How to Get Rid of Gnats in Houseplants

How to Get Rid of Gnats in Houseplants

September 30, 2020

Are Your Plants Host to Uninvited Guests?


If you love houseplants, chances are you've had to deal with the annoyance of fungus gnats, also known as soil gnats. These small, dark-colored flying insects look similar to fruit flies, But they aren't so interested in ripening fruit. Instead, they live in the soil of your indoor plants, with their larvae feeding on plant roots and fungi. The adult gnats make their irksome presence known when you water your plants or disturb the soil somehow. Why are they in your home, and what can you do to make them feel less welcome? MosquitoNix® has helpful tips for how to get rid of gnats on plants.

How Do Fungus Gnats Enter Your Home?

While fungus gnats are a nuisance, they are not dangerous. They don't care much about your family or pets. Fungus gnats are attracted to the moist potting soil and decaying plant matter at the base of indoor plants. Their larvae may have been present when you got the plant at a store or nursery, so they weren't visible until after you brought your plants home.

Your unsuspected gnat nursery comes to life when the eggs hatch and larvae feast on fungus and decaying matter in the soil. They turn into adults, lay eggs, and the whole lifecycle continues. Infestation can also occur if you put your houseplants outside for a while. Fungus gnats don't bite and usually don't cause harm to mature healthy plants. However, young seedlings and fragile plants can set off yellowing, stunted growth or even death.


How Can You Make Fungus Gnats Leave?

Wondering how to get rid of gnats in the house, which buzz exasperatingly around you and your plants? Even though your first instinct might be to grab the bug spray, this is a limited solution because more gnats will simply hatch from the eggs in the soil.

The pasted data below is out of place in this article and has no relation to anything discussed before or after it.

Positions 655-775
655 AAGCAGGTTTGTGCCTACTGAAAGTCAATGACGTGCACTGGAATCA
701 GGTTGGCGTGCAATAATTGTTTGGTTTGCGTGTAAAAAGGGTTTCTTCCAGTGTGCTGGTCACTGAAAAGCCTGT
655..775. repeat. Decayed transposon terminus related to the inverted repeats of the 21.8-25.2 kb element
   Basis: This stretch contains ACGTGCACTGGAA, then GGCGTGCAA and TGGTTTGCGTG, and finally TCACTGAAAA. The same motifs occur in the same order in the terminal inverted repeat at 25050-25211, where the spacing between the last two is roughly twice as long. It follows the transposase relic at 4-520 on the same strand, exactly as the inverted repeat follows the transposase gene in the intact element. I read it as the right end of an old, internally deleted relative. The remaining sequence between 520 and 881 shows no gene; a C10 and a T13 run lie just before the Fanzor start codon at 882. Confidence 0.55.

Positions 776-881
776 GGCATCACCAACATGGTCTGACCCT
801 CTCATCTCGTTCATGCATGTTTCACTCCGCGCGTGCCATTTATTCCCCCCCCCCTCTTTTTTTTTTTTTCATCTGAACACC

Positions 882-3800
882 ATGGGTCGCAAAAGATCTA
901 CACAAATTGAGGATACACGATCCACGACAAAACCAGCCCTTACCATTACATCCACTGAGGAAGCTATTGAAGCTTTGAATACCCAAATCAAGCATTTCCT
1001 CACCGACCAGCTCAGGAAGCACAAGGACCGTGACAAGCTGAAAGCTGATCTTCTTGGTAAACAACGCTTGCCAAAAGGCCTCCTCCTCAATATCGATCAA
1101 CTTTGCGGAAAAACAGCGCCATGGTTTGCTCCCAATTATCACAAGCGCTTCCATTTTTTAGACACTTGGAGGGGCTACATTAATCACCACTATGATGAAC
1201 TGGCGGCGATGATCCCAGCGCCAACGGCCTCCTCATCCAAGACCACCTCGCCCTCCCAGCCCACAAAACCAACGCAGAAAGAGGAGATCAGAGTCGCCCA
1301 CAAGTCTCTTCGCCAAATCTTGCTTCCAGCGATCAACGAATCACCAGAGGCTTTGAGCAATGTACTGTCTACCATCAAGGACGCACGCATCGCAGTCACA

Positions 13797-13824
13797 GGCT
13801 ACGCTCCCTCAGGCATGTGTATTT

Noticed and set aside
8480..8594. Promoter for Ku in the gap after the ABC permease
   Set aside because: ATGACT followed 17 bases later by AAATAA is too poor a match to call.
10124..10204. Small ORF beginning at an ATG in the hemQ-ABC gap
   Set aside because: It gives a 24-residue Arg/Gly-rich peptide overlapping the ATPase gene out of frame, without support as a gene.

More effective measures to rid your home and plants of fungus gnats involve targeting the larvae. Consider these simple ways to say goodbye to pesky gnats for good:

  • Don't overwater your plants. Fungus gnats lay their eggs in the top inch of moist soil around the plant. Reducing excess moisture can hinder the eggs from developing into larvae. Allow the soil to dry out between watering - not to the point of the plant wilting, but leave enough time so that the soil is not continuously moist. The eggs and larvae usually die in dry soil, plus adult gnats are discouraged from laying new eggs. Furthermore, make sure your potted plants have adequate drainage. To prevent future gnat infestations, water your plants from the bottom so that the top layer of soil stays relatively dry.
  • Give soap and water a try. Add a few drops of liquid dish castile soap, available at many major retailers, to a cup of water. Spray the top of the soil with this mixture to kill the gnat larvae. Repeat this step in a few days to ensure you've destroyed all of them. That tiny amount won't harm your plants, but it's toxic to gnats.
  • Layer with sand or gravel. Since fungus gnats' eggs are in the top inch of soil, cover it with sand or gravel to create a dry environment. With the lack of moisture and fungus in the topsoil, on which to feed, adult gnats won't lay their eggs there.
  • Replace your soil. You might consider scooping the top inch of soil off your potted plant and disposing of it outdoors. Replace with fresh potting soil that has been in a sealed bag. Also, make it a habit to store unused potting soil in an airtight container to discourage gnats from possibly laying eggs.

Who Can You Turn to for More Help?

If you have trouble getting fungus gnats under control, call the friendly professionals at MosquitoNix. We offer superior pest control services to keep your home and yard free from unwanted insects. Contact us for a free estimate today.

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